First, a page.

PHARMACOLOGY : Pharmacology is a subject, which connects the other disciplines of pharmaceutical sciences with medicine. This branch of science equips a student with the ability to appreciate the establishment of dose, dosage, efficacy and safety of medicines, their mechanisms and disposition. Pharmacology gives immense scope for exploration in to diversified subdomains such as signalling and molecular mechanisms of medicines, clinical pharmacology and biopharmaceutics, non-clinical and clinical trials. This opens up opportunities for further academic upgradation, sometimes with funded research projects of national importance supported by government funding agencies.
The pharmaceutical industry, especially clinical research organizations offer variety of career opportunities in different business verticals such as basic pharmacological research, pre-clinical toxicology, clinical pharmacology, quality assurance and compliance, medical/scientific writing, pharmacovigilance, marketing (scientific/product management) and many more.

JOB OPTIONS :1) Research scientist in R & D
2) Clinical research associate in CRO
3) Business development [BD] in CRO
4) Pharmaceutical company [basic research]
5) Pharmacovigilance
6) Academia
7) Medical/ scientific writing

CORE COMPETENCIES :1) Tissue based experiments
2) Animal handling
3) In-vivo and invitro pharmacological experimentation
4) Academic pre-requisites of clinical research

KEY FEATURES :1) Finest infrastructure with sophisticated and well-equipped laboratories.
2) Hands-on training in vitro and in vivo experimental pharmacology.

PHARMACOGNOSY :

PHARMACOGNOSY is probably the oldest of the modern sciences that involves the study of the physical, chemical, biochemical and biological properties of natural drugs, including the search for new drugs from natural sources. The subject is one of the core branches in the pharmacy curriculum. The strength of the department lies in its modern labs, sophisticated instruments and high quality research output. The department has produced about 02 Ph. D., scholars who are enjoying impressive positions in industry and academia. About 25 publications in the journal of national and international repute with good impact factor testify for the quality research output of the department. The department offers extensive training in all aspects of natural products including latest developments in the scientific field. Herbal product development, drug discovery and development from natural products, development of nutraceuticals, dietary supplement and cosmeceuticals, herbal IPR and related issues, and herbal drugs patenting are the focused key areas of the department.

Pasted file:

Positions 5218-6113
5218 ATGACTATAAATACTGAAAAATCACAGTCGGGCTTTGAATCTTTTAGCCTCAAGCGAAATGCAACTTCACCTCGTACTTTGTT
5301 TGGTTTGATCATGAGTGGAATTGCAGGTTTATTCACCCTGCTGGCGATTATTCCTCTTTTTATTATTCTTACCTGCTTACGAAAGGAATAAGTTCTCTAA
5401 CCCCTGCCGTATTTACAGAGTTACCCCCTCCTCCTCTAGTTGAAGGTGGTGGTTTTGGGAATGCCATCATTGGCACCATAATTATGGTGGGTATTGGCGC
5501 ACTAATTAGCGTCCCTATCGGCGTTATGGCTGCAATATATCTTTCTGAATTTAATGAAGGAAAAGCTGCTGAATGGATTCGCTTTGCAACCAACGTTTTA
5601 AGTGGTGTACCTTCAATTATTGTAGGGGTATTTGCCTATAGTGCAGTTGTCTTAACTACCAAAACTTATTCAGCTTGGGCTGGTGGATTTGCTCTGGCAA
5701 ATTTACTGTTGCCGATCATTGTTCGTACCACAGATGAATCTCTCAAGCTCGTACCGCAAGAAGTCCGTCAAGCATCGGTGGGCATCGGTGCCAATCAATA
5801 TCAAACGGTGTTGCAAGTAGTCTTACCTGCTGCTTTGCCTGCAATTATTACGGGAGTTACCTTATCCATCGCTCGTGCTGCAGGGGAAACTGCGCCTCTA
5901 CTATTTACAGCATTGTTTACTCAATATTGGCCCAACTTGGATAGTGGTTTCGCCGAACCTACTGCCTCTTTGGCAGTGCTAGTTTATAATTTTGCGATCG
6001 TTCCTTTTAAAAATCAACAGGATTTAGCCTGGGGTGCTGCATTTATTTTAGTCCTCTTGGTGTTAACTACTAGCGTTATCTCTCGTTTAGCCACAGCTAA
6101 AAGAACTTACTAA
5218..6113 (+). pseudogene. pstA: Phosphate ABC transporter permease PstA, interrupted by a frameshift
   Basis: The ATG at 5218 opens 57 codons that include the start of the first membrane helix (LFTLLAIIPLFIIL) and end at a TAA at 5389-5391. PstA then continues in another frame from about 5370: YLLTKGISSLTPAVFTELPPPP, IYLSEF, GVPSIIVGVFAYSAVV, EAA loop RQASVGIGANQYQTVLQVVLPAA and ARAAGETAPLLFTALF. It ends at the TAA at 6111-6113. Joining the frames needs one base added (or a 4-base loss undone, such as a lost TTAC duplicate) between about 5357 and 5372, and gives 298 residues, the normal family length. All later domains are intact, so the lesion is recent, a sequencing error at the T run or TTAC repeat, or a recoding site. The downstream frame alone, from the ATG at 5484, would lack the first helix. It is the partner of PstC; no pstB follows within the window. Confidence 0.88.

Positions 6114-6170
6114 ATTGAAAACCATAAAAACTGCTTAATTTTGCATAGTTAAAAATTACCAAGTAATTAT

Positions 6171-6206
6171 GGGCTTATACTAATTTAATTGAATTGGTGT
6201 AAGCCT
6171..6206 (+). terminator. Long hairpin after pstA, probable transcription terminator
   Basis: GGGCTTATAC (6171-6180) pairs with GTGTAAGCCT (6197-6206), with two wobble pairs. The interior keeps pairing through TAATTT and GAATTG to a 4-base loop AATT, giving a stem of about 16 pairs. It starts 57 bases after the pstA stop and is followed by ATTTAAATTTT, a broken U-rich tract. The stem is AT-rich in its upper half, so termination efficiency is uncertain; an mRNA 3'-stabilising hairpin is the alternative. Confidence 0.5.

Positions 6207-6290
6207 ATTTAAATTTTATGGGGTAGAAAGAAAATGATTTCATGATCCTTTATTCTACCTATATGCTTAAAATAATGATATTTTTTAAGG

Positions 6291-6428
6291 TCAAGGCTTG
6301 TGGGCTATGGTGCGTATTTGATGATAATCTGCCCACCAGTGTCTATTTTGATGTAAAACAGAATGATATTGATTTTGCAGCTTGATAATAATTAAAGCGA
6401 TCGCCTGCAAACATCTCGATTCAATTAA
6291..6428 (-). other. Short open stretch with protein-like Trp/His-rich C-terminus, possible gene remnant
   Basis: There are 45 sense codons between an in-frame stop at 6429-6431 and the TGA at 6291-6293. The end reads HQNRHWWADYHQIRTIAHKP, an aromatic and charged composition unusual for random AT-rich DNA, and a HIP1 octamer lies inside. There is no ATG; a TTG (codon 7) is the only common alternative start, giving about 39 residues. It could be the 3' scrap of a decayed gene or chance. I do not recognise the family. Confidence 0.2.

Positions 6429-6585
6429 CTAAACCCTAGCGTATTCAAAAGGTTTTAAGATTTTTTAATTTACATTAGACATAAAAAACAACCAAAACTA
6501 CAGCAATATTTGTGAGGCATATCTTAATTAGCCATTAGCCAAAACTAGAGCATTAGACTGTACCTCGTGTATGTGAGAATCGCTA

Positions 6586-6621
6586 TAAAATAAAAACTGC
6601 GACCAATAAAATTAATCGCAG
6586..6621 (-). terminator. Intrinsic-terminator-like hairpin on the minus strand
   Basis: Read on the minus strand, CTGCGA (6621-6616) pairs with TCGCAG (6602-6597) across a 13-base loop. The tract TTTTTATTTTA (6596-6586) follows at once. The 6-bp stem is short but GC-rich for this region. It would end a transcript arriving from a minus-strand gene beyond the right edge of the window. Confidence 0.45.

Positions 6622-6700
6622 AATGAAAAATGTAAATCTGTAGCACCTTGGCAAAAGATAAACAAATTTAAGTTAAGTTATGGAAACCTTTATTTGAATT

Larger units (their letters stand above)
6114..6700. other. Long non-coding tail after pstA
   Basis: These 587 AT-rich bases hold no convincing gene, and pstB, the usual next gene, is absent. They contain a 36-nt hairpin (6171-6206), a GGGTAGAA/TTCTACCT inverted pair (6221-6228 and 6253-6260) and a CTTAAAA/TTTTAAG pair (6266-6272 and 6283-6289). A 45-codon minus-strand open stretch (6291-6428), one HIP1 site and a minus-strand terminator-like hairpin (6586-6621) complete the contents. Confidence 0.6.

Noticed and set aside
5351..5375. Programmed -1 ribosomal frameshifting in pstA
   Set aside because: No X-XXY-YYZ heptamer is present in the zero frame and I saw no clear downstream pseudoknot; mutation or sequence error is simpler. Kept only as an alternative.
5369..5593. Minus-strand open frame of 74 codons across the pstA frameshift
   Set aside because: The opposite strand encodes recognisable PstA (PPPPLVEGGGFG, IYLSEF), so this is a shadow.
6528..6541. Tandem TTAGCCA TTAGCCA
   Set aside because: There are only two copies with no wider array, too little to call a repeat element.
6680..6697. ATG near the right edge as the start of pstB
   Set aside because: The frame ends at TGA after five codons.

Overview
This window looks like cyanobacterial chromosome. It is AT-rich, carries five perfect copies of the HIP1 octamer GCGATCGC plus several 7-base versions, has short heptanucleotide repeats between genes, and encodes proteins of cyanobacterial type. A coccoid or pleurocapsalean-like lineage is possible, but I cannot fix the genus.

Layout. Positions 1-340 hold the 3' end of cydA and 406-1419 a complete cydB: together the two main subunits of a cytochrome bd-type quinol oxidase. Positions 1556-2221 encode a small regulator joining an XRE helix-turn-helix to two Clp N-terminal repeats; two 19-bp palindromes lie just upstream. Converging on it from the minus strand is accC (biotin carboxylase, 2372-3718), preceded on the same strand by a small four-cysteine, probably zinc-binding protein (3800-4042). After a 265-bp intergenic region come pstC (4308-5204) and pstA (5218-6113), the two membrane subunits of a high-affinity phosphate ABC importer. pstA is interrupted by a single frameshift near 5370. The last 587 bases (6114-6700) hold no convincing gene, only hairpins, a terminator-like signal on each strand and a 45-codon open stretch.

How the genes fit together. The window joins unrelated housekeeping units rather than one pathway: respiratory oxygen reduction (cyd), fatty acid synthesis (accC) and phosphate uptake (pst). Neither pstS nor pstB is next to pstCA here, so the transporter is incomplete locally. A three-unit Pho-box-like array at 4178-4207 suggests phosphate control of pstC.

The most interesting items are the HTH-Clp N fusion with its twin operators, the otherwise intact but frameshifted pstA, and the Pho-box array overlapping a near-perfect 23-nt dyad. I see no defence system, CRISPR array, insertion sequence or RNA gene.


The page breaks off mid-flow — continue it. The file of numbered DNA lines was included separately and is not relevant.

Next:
SCOPE :

The department of Pharmacognosy caters to the modern needs of Industry by providing conducive ambience for learning and develop skills to befit the industrial and academic demands. The growing needs for herbal drugs standardization and analysis in the pharmaceuctical, herbal/ayurvedic, nutraceutical and cosmeceutical industries has paved the way for the requirement of well trained personnel. Our department has been continuously providing skilled hands to industry and academic demands. The alumni of our department and their positions in the industry and academia speak about the employability of our students.

CORE COMPETENCE :
1) Herbal drug standardization
2) Development of Nano-herbal formulation
3) Medicinal Plant Tissue Culture
4) Evaluation of traditional herbal formulation
5) Isolation and purification of phytoconstituents
6) Development of nutraceuticals and cosmeceuticals